Monday, June 30, 2014

Halo 4 - Thoughts

There was little love lost when I heard the Halo franchise was switching hands from Bungie Studios to 343 Industries. Some people swear by Bungie's work while they were still attached to Microsoft, revering the Halo games as the pinnacle of console FPSs, but the sci-fi shooter has never... clicked with me. I've rarely been interested in competitive multiplayer games and the Halo series was no exception; the scant few times I've played against others did little to change my mind. Therefore my experience with the games (1,2,3 and half of Reach) has been colored foremost by the campaign, and each entry has honestly left me feeling lukewarm at best.

The release of Halo 4 brought forth a bundle of criticism and controversy from fans that piqued my curiosity (although I wouldn't pick up the title until two years later). I was optimistic in what I assumed would be a significant change to the series, after hearing wild accusations that the mechanics had being CoDified and the new enemy designs were too Metroid Prime-y (neither of which stood out as particularly egregious for me). I was hoping to find myself thoroughly enjoying the campaign rather than shrugging off the experience as I had done with the previous entries, but what I played felt very much like Halo, though of a slightly different flavor.

Perhaps I should preface this section by explaining that I've never played any of the games to completion on Legendary. A common argument against the series' detractors is that they should engage with the combat on harder difficulties in order to discover the deeper systems behind gunplay and enemy behavior, but the issue for me has always rested on the fundamentals. I felt that the weapons had no weight or impact, the enemies were too bulky, the Chief felt sluggish, and the vehicles were incongruous to the on-foot fighting. The sections of combat that stuck out to me as entertaining were veering around in a Ghost sideways while peppering scrambling foes, and thrusting an energy sword into an elite for instant evisceration (such fancies were often short lived). And here in Halo 4, my impressions felt very much the same.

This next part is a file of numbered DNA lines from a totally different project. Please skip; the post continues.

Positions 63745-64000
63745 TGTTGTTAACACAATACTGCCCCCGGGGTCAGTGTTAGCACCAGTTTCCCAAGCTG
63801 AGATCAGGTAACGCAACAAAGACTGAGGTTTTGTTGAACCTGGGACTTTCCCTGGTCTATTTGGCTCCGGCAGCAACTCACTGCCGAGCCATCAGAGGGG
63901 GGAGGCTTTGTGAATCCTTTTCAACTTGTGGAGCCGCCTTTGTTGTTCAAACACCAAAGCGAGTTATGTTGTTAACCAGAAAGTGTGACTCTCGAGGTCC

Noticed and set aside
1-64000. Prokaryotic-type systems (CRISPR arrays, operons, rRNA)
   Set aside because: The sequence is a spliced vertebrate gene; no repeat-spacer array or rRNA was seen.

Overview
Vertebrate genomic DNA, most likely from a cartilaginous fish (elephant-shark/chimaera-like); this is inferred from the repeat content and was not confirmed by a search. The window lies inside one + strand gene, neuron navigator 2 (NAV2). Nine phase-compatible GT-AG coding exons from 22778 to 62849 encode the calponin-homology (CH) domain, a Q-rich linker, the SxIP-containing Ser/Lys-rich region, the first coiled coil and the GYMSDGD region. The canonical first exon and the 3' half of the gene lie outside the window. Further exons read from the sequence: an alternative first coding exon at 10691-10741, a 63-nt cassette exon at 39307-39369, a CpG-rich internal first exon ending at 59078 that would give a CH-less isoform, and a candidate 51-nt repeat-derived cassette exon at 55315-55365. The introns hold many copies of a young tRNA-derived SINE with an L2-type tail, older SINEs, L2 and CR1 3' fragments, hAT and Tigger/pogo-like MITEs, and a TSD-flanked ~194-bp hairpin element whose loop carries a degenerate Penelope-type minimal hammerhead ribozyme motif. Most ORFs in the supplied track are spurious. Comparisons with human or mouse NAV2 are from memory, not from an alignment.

This is largely due to a common face seen in the game that I thought had run its course. You see, I'm tired of fighting the Covenant. I haven't fought them just once—I've fought them over four times across about 35 hours. If I wanted to fight more of the Covenant and use their purple weapons and drive their purple vehicles, I'd go back and play any of the other five entries prolifically featuring the humanoid zealots. When I met them once again in Halo 4, I think I was understandably unenthused to engage in rote combat; I hoped the additional race of enemy aliens would provide a much needed change in these encounters I knew all too well.

When the Prometheans showed up I was definitely excited—they were strange new foes pulsating with resplendent energy, and I was eager to test out their weapons and challenge their ranks. But rather than encountering a different army with a different style of play, I found rough analogs to the Covenant in these electronic abominations: Crawlers are wall-scaling Grunts and Knights are less nimble Elites with a couple of tricks of their sleeves. Even their arsenal mirrored both the UNSC and Covenant archetypes (pistol, shotgun, assault rifle, sniper rifle, rocket launcher), though there were slight changes for each one. Nevertheless, I did prefer to fight the Prometheans as opposed to their cool-colored cousins, since it felt like a fresher experience thanks to both the visuals and audio effects (especially on the weapons). To some it may be a case of "if it ain't broke don't fix it", but for me the similarities drew out a staleness in the battles that had worn gossamer thin.